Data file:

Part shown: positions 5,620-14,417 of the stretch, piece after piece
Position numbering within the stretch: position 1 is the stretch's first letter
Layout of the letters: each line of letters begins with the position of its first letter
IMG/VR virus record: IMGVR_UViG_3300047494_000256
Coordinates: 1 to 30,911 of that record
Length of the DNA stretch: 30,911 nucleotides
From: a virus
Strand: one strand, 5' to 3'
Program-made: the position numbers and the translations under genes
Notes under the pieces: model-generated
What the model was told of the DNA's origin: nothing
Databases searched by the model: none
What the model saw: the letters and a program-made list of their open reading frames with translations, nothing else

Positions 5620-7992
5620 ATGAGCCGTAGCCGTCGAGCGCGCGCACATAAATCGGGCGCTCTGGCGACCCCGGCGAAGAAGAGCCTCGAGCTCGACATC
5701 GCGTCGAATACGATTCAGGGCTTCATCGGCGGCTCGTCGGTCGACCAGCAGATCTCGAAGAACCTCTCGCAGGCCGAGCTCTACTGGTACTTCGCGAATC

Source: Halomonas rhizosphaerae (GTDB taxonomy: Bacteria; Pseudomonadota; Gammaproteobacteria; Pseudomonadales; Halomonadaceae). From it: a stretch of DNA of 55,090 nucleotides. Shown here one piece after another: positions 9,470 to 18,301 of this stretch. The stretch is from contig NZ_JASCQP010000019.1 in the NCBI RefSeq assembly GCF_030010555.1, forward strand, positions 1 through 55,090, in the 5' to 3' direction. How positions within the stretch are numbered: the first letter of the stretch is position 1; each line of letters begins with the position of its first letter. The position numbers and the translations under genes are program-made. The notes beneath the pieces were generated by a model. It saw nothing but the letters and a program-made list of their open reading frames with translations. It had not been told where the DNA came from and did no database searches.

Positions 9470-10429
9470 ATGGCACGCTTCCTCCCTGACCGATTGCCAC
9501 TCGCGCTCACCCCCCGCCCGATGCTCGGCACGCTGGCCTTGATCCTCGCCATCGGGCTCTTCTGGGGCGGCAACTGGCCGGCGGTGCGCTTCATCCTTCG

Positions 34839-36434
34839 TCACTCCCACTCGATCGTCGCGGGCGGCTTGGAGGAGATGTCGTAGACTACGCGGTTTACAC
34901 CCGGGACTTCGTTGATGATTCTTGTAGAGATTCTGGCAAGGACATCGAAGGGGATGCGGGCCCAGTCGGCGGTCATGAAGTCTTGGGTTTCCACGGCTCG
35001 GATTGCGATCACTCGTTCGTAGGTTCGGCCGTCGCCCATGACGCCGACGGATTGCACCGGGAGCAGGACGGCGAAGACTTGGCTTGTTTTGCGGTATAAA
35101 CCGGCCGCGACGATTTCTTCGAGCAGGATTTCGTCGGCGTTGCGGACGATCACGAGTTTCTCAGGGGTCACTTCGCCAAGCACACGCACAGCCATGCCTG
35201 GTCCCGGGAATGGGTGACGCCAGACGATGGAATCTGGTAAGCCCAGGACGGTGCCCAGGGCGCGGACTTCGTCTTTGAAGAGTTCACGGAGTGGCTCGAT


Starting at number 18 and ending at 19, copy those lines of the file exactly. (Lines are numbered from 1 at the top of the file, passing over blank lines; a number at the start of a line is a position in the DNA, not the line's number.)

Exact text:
Positions 9470-10429
9470 ATGGCACGCTTCCTCCCTGACCGATTGCCAC